Fire-walking at Mount Takao
Mount Takao is located in a western, wooded stretch of greater Tokyo. It is a prime destination to take in the seasons and escape the asphalt island that is the rest of the city. Plum and cherry blossoms in the spring and crimson maples in the autumn attract the most visitors. An old temple, Yakuōin, sits near the low peak and Mount Fuji rises in the hazy distance.
But every year on the second Sunday of March, a crowd gathers at the foot of Takao, forgoing the hike (or cable car ride) up the leafy slopes. They come for Hi-watari Matsuri, literally “fire-crossing festival,” performed by the monks of Yakuōin.
Although the fire-walking attracts the most attention, Hi-watari Matsuri is actually a long series of rituals that lasts hours. The festival opens with prayer and a procession as monks play conch shells; but the serene beginning gives way to violence. The monks wield an axe and a sword, fire arrows into the heap of fresh greenery waiting to burn, and self-flagellate with branches dipped in boiling water while they bellow prayers.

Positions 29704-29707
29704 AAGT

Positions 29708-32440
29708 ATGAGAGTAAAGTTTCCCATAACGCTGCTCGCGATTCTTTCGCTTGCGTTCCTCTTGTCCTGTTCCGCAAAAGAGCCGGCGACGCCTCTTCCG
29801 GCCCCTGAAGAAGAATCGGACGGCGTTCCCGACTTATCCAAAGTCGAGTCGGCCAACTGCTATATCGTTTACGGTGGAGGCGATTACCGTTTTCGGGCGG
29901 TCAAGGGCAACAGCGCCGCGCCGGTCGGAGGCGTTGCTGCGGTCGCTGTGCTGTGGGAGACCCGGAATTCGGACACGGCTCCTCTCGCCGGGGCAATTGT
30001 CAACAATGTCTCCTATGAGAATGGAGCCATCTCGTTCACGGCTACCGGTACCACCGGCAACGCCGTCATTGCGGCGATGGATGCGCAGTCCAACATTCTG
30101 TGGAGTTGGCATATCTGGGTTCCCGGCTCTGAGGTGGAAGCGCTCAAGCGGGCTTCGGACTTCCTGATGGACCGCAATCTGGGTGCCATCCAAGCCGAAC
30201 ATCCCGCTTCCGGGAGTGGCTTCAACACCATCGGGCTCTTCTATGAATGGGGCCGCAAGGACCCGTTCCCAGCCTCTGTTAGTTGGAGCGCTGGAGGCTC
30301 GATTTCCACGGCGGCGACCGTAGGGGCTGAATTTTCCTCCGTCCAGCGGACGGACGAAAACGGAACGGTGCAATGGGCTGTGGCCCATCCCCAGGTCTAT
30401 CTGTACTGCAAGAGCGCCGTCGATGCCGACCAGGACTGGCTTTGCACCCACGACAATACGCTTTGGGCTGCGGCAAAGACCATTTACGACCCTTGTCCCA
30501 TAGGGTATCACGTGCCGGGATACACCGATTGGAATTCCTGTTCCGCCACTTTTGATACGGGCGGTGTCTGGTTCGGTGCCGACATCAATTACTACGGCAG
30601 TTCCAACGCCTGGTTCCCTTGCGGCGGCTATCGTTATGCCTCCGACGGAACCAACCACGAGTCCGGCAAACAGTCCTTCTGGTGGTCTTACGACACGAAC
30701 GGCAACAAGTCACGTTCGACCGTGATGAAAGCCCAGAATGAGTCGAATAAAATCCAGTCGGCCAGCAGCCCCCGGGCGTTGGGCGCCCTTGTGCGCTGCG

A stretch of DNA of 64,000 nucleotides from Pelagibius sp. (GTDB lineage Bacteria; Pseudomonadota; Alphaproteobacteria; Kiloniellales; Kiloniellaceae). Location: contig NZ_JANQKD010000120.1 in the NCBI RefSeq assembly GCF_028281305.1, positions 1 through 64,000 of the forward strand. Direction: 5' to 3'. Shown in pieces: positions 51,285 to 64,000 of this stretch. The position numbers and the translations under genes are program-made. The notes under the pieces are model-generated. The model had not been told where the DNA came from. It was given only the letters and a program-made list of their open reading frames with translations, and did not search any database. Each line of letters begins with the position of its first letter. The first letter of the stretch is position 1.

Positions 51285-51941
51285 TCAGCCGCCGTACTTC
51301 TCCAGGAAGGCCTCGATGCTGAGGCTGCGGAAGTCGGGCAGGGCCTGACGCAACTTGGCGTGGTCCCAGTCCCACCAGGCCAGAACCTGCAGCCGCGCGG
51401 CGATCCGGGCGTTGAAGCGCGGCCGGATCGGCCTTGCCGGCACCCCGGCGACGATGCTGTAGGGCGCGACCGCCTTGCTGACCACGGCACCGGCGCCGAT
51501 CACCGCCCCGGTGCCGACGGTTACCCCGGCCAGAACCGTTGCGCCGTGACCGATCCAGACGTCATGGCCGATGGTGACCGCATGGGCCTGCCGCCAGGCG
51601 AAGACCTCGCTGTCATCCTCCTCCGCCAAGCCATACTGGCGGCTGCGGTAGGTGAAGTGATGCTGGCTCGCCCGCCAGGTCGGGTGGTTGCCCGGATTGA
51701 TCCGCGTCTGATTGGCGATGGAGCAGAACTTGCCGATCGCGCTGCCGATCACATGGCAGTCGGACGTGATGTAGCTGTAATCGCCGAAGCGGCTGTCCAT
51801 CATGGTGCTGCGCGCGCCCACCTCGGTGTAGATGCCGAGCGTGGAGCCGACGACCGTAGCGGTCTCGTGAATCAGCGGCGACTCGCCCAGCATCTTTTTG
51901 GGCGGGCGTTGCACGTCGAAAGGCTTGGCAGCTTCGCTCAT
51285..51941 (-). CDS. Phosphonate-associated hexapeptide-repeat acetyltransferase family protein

Then, there is fire.
When the flames turn to embers, the monks march across barefoot, leaving trails of smoldering ash. Onlookers are then welcome to follow. Although the fire has all but vanished, there are still pockets of scorching heat. Many people start slowly, only to scamper across halfway through. A pair of ambulances idles ominously behind the throng. Of course, the monks who go first when the embers are the hottest have no difficulty.
The underlying meanings of Hi-watari Matsuri are as diverse as the various rituals. Health, purity, elimination of delusion, and fostering the desire for Buddhist awakening are all aims of the festival. In other words, violence and severity of sensation light the path toward a peaceful and enlightened existence.
All photos by the author.
Y.B. Shiraz is a house-husband residing in Japan. He is currently raising a toddler and enjoying life away from graduate school.